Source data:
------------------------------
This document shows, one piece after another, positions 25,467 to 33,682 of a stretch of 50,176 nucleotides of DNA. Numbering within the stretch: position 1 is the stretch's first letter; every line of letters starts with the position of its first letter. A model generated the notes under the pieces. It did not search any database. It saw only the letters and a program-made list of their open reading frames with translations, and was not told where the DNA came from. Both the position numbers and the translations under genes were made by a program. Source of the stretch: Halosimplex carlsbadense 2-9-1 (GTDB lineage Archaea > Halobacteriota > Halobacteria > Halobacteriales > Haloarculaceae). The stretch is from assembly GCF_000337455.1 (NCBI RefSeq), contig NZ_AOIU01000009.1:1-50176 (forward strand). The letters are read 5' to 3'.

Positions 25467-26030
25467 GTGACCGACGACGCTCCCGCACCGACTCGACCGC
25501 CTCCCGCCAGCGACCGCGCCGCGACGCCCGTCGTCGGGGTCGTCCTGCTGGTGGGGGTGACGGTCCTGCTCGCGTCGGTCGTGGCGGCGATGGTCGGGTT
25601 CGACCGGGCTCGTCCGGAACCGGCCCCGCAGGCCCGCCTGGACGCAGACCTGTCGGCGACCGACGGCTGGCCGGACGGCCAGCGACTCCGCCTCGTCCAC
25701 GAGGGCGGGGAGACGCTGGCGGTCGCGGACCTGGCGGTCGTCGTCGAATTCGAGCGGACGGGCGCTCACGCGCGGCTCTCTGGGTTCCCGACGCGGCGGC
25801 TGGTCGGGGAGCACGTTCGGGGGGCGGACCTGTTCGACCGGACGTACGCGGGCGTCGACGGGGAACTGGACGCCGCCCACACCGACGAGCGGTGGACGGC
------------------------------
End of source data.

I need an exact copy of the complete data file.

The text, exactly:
This document shows, one piece after another, positions 25,467 to 33,682 of a stretch of 50,176 nucleotides of DNA. Numbering within the stretch: position 1 is the stretch's first letter; every line of letters starts with the position of its first letter. A model generated the notes under the pieces. It did not search any database. It saw only the letters and a program-made list of their open reading frames with translations, and was not told where the DNA came from. Both the position numbers and the translations under genes were made by a program. Source of the stretch: Halosimplex carlsbadense 2-9-1 (GTDB lineage Archaea > Halobacteriota > Halobacteria > Halobacteriales > Haloarculaceae). The stretch is from assembly GCF_000337455.1 (NCBI RefSeq), contig NZ_AOIU01000009.1:1-50176 (forward strand). The letters are read 5' to 3'.

Positions 25467-26030
25467 GTGACCGACGACGCTCCCGCACCGACTCGACCGC
25501 CTCCCGCCAGCGACCGCGCCGCGACGCCCGTCGTCGGGGTCGTCCTGCTGGTGGGGGTGACGGTCCTGCTCGCGTCGGTCGTGGCGGCGATGGTCGGGTT
25601 CGACCGGGCTCGTCCGGAACCGGCCCCGCAGGCCCGCCTGGACGCAGACCTGTCGGCGACCGACGGCTGGCCGGACGGCCAGCGACTCCGCCTCGTCCAC
25701 GAGGGCGGGGAGACGCTGGCGGTCGCGGACCTGGCGGTCGTCGTCGAATTCGAGCGGACGGGCGCTCACGCGCGGCTCTCTGGGTTCCCGACGCGGCGGC
25801 TGGTCGGGGAGCACGTTCGGGGGGCGGACCTGTTCGACCGGACGTACGCGGGCGTCGACGGGGAACTGGACGCCGCCCACACCGACGAGCGGTGGACGGC